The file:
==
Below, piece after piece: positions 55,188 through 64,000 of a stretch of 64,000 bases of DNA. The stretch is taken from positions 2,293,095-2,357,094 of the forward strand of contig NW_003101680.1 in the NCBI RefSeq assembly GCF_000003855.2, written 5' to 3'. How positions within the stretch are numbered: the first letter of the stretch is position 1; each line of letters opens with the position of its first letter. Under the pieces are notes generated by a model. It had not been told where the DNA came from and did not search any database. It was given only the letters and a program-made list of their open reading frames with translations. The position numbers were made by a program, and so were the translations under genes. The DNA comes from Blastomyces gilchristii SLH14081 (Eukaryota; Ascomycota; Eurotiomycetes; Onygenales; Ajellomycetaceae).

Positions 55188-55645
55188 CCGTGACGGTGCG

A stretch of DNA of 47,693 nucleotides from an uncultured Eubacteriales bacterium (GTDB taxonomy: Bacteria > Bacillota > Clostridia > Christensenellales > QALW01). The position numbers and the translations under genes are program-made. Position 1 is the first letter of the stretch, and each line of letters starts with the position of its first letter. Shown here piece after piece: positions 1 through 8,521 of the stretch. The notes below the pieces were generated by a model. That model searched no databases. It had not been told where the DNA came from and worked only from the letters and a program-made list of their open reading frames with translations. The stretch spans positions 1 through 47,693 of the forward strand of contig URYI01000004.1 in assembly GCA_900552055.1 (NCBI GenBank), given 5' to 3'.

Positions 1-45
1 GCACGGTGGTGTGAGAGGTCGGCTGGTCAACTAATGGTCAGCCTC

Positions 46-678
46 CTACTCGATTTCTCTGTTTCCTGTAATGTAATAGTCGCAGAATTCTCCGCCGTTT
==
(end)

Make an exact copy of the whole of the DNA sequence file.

Below, piece after piece: positions 55,188 through 64,000 of a stretch of 64,000 bases of DNA. The stretch is taken from positions 2,293,095-2,357,094 of the forward strand of contig NW_003101680.1 in the NCBI RefSeq assembly GCF_000003855.2, written 5' to 3'. How positions within the stretch are numbered: the first letter of the stretch is position 1; each line of letters opens with the position of its first letter. Under the pieces are notes generated by a model. It had not been told where the DNA came from and did not search any database. It was given only the letters and a program-made list of their open reading frames with translations. The position numbers were made by a program, and so were the translations under genes. The DNA comes from Blastomyces gilchristii SLH14081 (Eukaryota; Ascomycota; Eurotiomycetes; Onygenales; Ajellomycetaceae).

Positions 55188-55645
55188 CCGTGACGGTGCG

A stretch of DNA of 47,693 nucleotides from an uncultured Eubacteriales bacterium (GTDB taxonomy: Bacteria > Bacillota > Clostridia > Christensenellales > QALW01). The position numbers and the translations under genes are program-made. Position 1 is the first letter of the stretch, and each line of letters starts with the position of its first letter. Shown here piece after piece: positions 1 through 8,521 of the stretch. The notes below the pieces were generated by a model. That model searched no databases. It had not been told where the DNA came from and worked only from the letters and a program-made list of their open reading frames with translations. The stretch spans positions 1 through 47,693 of the forward strand of contig URYI01000004.1 in assembly GCA_900552055.1 (NCBI GenBank), given 5' to 3'.

Positions 1-45
1 GCACGGTGGTGTGAGAGGTCGGCTGGTCAACTAATGGTCAGCCTC

Positions 46-678
46 CTACTCGATTTCTCTGTTTCCTGTAATGTAATAGTCGCAGAATTCTCCGCCGTTT